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Over 420 million children live in conflict-affected areas (Save the Children, 2019). Conflict greatly disrupts education, with long-lasting negative effects even after peace agreements are signed (Save the Children, 2019). Northern Ireland (NI), Kosovo and Macedonia are settings of protracted conflict in which the primary conflict-related groups remain largely segregated, particularly across schools and neighbourhoods. As a result, the overt conflict in each setting has continued to affect children born after the peace agreements, or in the ‘post-accord generation’ (Taylor, Merrilees, Goeke-Morey, Shirlow, Carins, & Cummings, 2014).

The Helping Kids! lab has conducted comparative research in primary schools in each of these settings. We study how majority and minority children in separate education systems develop an understanding about conflict-related groups. We argue that sharing across group lines can be considered an antecedent of later peacebuilding potential in children (O’Driscoll, Taylor, & Dautel, 2018).

All three settings have education systems divided by group background (NI: Protestant/British, Catholic/Irish; Kosovo: Albanian, Serbian; Macedonia: Macedonian, Albanian). Our trained experimenters visited primary schools and played child-friendly games on a laptop or tablet. These games asked children about their recognition of and preference for images, symbols and names associated with each background in that context. Additionally, the games measured participants’ contact with, attitudes about, and sharing with outgroup children.

Social identity development theory (SIDT), which acted as a framework for this research, centres on children’s ethnic identity development having four (potential) phases: undifferentiated, ethnic awareness, ethnic preferences and ethnic prejudice; the shift between these phases is informed by social context (Nesdale, 2007). Across the three settings, our findings supported these phases. In each setting, participants were evenly split by gender and background (NI: 529 pupils; 263 male, 266 female; ages 5–11 [M=7.8, SD=1.76; 46.4% Protestant, 53.6% Catholic]; Kosovo: 219 pupils; 108 male, 111 female; ages 6–10 [M=8.07, SD=1.33; 54.3% Albanian, 45.7% Serbian]; Macedonia: 199 pupils; 107 male, 92 female; ages 6–11 [M=8.40, SD=1.41; 44.2% Macedonian, 55.8% Albanian]).

In each setting, children readily recognised the social cues associated with conflict-related groups (Taylor, Dautel, Maloku, Tomovska Misoska, & Rylander, 2018). For example, in NI, children identified poppies as British and shamrocks as Irish; in Kosovo, children consistently categorised murals and pop artists as Albanian or Serbian; and in Macedonia, children distinguished celebratory foods as Macedonian or Albanian (Tomovska Misoska, Taylor, Dautel, & Rylander, 2019).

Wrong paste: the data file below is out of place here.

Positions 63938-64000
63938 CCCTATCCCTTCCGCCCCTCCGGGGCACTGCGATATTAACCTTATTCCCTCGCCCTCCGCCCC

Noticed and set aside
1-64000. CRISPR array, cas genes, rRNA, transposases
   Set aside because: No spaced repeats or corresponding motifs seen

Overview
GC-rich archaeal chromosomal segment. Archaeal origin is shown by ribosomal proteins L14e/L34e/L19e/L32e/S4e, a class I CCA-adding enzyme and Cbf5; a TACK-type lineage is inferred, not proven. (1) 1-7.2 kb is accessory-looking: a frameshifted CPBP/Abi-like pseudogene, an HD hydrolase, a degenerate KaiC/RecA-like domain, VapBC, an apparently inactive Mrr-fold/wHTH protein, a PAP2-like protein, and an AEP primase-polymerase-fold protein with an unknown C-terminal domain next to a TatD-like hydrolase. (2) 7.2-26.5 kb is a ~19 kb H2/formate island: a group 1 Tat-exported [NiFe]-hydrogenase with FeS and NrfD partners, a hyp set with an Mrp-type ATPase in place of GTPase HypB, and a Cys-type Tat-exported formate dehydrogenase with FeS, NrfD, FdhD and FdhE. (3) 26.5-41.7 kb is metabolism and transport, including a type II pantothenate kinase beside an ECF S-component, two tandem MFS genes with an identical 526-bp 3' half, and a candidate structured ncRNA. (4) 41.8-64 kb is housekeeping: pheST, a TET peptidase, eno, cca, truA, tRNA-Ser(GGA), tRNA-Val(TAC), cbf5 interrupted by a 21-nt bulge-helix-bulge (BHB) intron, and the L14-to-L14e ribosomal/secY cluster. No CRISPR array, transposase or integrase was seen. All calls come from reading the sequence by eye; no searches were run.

Overall, the more aware children were of conflict-related group markers as belonging to one group versus the other, the more children preferred ingroup symbols. That is, children with higher awareness of group symbols also expressed greater preference for ingroup images, supporting the link between ethnic awareness and preference in SIDT. Children who preferred ingroup symbols shared fewer resources (that is, stickers) with outgroup children. Children who reported more positive experiences with and attitudes about outgroup children, however, shared more resources with outgroup children.

The Helping Kids! lab will continue to identify antecedents of children’s peacebuilding in divided societies. Fostering positive outgroup attitudes and opportunities for outgroup helping may have promising, long-term implications for more constructive intergroup relations (Taylor et al., 2014). Through discussions with families, schoolteachers and administrators, non-governmental organisations and government officials, we hope our findings can inform public policies that aid children living in conflict-affected areas around the world. As a result, our findings may help inform peacebuilding interventions in schools and communities, with the long-term aim of fostering more cohesive societies.

Laura Taylor, Alexandra Jacobs, Jocelyn Dautel, Risa Rylander, Ana Tomovska Misoska and Edona Maloku



Nesdale, D. (2007). The development of ethnic prejudice in early childhood: Theories and research. In O.N. Saracho & B. Spodek (Eds.), Contemporary perspectives on early childhood education. Contemporary perspectives on socialization and social development in early childhood education (pp. 213–240). Charlotte, NC, US: IAP Information Age Publishing.

O’Driscoll, D., Taylor, L. K., & Dautel, J. (2018). Intergroup resource distribution among children living in segregated neighbourhoods amid protracted conflict. Peace and Conflict: Journal of Peace Psychology, 24(4), 464–474.

Save the Children. (2019). Stop the War on Children: A Report from Save the Children. Retrieved from

Taylor, L. K., Dautel, J., Maloku, E., Tomovska-Misoska, A., Rylander, R. (2018). Promoting positive intergroup relations and peacebuilding in divided societies. Poster presented at the European Association of Social Psychology (EASP) annual conference, San Sebastian, Spain.

Taylor, L. K., Merrilees, C. E., Goeke-Morey, M. C., Shirlow, P., Carins, E., & Cummings, E. M. (2014). Political violence and adolescent out-group attitudes and prosocial behaviors: Implications for positive inter-group relations. Social Development, 23(4), 840–859.

Tomovska Misoska, A., Taylor, L. K., Dautel, J., & Rylander, R. (2019). Children’s understanding of ethnic group symbols: Piloting an instrument in the Republic of North Macedonia. Peace & Conflict: Journal of Peace Psychology. Advance online publication.